High fat, low carbs. Low fat, high protein. There are lot of fad diets out there, and they each promise a different way to lose weight — fast.

But do these diets actually work? And even if they do, are they safe?

Hartford HealthCare bariatric specialist Joseph St. Pierre, DO, has advice.

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Fad diets don’t work unless you stay on them forever – and in most cases, you shouldn’t.

From the caveman diet to Keto, raw food to the Zone, any number of diets can result in short-term weight loss. Unfortunately, the emphasis is on short-term.

“With fad diets, the big issue is, what do you do when the diet is over?” says Dr. St. Pierre. “Typically, people just go back to eating or doing what they did before. When you do that, your weight rebounds.”

So when you’re considering the latest dieting trend, you have to ask yourself: Are you really going to keep it up for the rest of your life?

If the answer is no, studies show you’ll probably wind up right back where you started.

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Often, fad diets lack important nutrients.

It’s not just that fad diets tend to fizzle. Sometimes, they’re also bad for you.

For instance, if you’re eying Beyoncé’s lemon juice and cayenne cleanse (please don’t), it’s pretty clear you won’t be getting a balanced meal.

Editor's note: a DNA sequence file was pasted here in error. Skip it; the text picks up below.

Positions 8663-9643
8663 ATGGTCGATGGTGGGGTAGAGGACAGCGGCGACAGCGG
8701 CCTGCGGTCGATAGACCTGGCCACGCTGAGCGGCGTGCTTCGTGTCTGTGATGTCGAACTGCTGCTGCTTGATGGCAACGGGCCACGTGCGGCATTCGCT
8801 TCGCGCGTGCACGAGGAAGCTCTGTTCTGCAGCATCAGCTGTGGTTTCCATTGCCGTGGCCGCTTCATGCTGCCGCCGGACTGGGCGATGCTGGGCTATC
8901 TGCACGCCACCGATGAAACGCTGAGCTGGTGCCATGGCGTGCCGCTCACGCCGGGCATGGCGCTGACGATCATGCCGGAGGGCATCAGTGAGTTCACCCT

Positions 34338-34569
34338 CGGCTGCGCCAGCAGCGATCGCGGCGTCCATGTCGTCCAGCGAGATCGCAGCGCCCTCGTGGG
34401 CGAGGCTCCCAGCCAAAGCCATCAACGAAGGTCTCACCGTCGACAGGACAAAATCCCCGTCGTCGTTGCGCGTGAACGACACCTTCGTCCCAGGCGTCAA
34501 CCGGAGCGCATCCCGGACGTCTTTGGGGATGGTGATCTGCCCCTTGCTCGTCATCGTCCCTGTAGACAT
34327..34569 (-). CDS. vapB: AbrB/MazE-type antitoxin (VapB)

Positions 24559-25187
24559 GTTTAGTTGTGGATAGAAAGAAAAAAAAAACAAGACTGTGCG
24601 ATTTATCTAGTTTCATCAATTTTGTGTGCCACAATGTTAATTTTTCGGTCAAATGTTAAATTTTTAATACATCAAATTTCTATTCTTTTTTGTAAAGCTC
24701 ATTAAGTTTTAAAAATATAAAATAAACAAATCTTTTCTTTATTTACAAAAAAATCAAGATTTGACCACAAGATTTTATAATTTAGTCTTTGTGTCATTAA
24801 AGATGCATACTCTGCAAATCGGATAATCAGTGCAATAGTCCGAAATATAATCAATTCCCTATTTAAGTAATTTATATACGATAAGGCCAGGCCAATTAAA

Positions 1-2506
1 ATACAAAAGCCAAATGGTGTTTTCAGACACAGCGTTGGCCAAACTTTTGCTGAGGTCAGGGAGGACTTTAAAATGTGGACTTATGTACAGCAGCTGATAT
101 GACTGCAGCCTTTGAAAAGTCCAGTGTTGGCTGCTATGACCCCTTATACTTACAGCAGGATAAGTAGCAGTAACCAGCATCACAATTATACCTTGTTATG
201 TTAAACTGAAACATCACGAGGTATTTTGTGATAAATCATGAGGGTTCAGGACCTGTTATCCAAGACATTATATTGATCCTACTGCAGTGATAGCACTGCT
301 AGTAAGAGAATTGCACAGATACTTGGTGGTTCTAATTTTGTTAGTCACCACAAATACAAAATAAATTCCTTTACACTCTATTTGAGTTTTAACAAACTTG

But other popular diets have nutritional gaps in them too. For example, experts say the Atkins diet is far too low in calcium, and the Zone, macrobiotic and raw food diets are light on other key nutrients.

In particular, avoid any diet that promises rapid weight loss.

“Rapid weight loss takes a toll on the body,” says Dr. St. Pierre. “There are health risks with any diet that causes you to lose too much weight in a short period of time.”

Rapid weight loss can lead to:

  • Gallstones
  • Dehydration
  • Malnutrition
  • Electrolyte imbalances
  • Fatigue
  • Hair loss
  • Muscle loss

Instead of the latest diet trend, try talking to your doctor.

There are rarely quick fixes in life, and “miracle diets” are no exception. A better approach is to get to the root of the problem.

“Unwanted weight is caused by an energy mismatch between the energy you receive from food and the energy you burn,” says Dr. St. Pierre. “You need to address the underlying cause for the energy mismatch.”

Whether that’s an issue with the food you’re eating, the physical activity you’re getting or an underlying health condition — or some combination of these factors — your doctor can help. They can work with you on a personalized plan that addresses your weight loss goals and your long-term health.

Because trends come and go, but your body is with you for life.